It is said by the Opposition that it will be impossible for a farmer to run a farm without his stockman being close to his work. However, we are not told by the Opposition that veterinary surgeons must live on the farm, or that they need to occupy tied cottages. The Bill takes account of reasonable grounds for doubt and uncertainty. In my view, the Bill should work well.
I know that my hon. Friend the Parliamentary Secretary to the Ministry of Agriculture has put in an enormous amount of work on this legislation. I know that he has had consultations on all sides and that he has issued a consultative document which has been widely read and greatly appreciated. He is to be congratulated on the job he has done, and the other agricultural Ministers with him.
I shall certainly give this Bill my wholehearted support. There may be one or two corners that need to be rounded and one or two things that need to be tied up to make sure that there are no unnecessary compromises, but I hope that this Bill has the support of the House, because, although we shall face criticism from the vested interests on the Opposition Benches, that is one of the tests of our legislation. We are here not to prop up a mouldering capitalist society but to improve society and push it along on a more Socialist basis, so we naturally expect antagonism, obduracy and dogmatism from the Opposition Benches. But I believe that this Bill will be widely welcomed inside this House on the Government Benches, widely welcomed by the agricultural workers, and widely welcomed by their wives and children, because for too long they have been subjected to the sole arbitration of the farm owner. The fulfilment of the promise to get rid of that power of arbitration is long overdue.
May I first declare an interest as an owner-occupier of a farm, with two tied cottages occupied by men who have managed to put up with me for the past 15 years and with whom the relationship has always been harmonious.
I believe sincerely that this Bill has seriously damaged the prospects of many farm workers and in particular two sectors of farm workers—the young and ambitious and those approaching retirement.
First let us take the young and ambitious, on whom the future of our industry and indeed the future of the country, when one considers how much we can save the country, will depend. With the large amount of capital now required to become an owner-occupier or a tenant farmer it is obviously vital that there is a chance of promotion within the working structure of agriculture. The chances of becoming a farmer in one's own right are very slender indeed. Therefore a career structure is absolutely vital for any man entering the industry. It is with this in mind that we have spent millions of pounds on training young men in agricultural skills. But very few farm workers can gain promotion on the one farm on which they start. They must move around.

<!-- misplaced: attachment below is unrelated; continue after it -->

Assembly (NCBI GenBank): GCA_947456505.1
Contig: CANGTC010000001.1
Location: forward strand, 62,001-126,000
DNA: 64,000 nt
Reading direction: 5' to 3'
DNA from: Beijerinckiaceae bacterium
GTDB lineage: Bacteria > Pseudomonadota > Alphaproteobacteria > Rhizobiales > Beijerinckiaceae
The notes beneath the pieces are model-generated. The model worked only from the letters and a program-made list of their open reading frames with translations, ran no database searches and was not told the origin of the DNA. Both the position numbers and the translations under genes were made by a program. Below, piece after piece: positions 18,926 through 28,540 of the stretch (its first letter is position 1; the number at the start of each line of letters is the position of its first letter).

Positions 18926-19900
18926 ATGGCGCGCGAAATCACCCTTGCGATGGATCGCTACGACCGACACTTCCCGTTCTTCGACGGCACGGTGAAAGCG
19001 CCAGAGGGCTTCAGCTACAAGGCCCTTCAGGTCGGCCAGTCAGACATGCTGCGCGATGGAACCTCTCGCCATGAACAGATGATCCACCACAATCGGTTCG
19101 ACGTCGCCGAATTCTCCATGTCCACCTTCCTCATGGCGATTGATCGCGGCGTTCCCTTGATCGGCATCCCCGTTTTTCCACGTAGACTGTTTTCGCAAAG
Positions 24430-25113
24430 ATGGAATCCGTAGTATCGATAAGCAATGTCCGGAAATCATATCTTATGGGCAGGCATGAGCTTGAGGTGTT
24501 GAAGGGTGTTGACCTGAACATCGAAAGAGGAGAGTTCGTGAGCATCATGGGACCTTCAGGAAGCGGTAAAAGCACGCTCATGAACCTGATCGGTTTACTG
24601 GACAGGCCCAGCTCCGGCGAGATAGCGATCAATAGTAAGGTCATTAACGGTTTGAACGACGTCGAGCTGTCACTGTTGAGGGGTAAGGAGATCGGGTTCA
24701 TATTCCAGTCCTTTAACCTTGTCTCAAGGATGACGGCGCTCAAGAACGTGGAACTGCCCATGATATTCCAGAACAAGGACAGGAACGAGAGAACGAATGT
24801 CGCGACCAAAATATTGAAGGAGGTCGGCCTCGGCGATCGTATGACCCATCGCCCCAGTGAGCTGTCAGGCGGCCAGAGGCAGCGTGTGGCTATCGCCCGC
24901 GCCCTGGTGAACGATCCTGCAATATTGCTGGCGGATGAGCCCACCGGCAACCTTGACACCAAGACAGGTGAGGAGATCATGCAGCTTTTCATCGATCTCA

The hon. Member for Sheffield, Bright-side (Miss Maynard), who has not been here for the past few hours, asked how it is—
The reason I raised the point is that I never like to refer to what an hon. Member has said unless that hon. Member is there to correct any detail which may be inaccurate.
The hon. Member for Sheffield, Brightside asked how EEC farmers manage without tied houses on the Continent. The answer is very simple. On the Continent they have not the same rigid rent control system, which puts promotion beyond the reach of many men in industry in this country because they simply cannot find a house to go with a better job. On the Continent they have not killed off the rented sector. If we abolish tied cottages in this country, we kill off the career structure of those working in agriculture. But it also works against the interests of those approaching retirement age, and in. particular their wives.
In my early days we used to farm 1,600 feet up in the mountains of Wales. Many men in those parts, and their wives, were perfectly content to accept that they lived on the tops of mountain or in isolated areas during their working lives, but when they came to the end of their working lives they often wanted to move down into more inhabited areas, into villages, with their friends. Moreover, the whole concept of welfare in this country is to allow people to remain in their own homes as long as possible. If, therefore, they can get out of an isolated dwelling where they have little in the way of support services into a small bungalow in a more populated area they have a great deal better chance of remaining in their own home to the end of their days than in a isolated farmhouse—and that is what the wives of the farm workers in this country want. I have them coming to me in my surgery and saying "Our farmer is perfectly happy for us to stay where we are, but we want to get into a more convenient bungalows where we can end our days."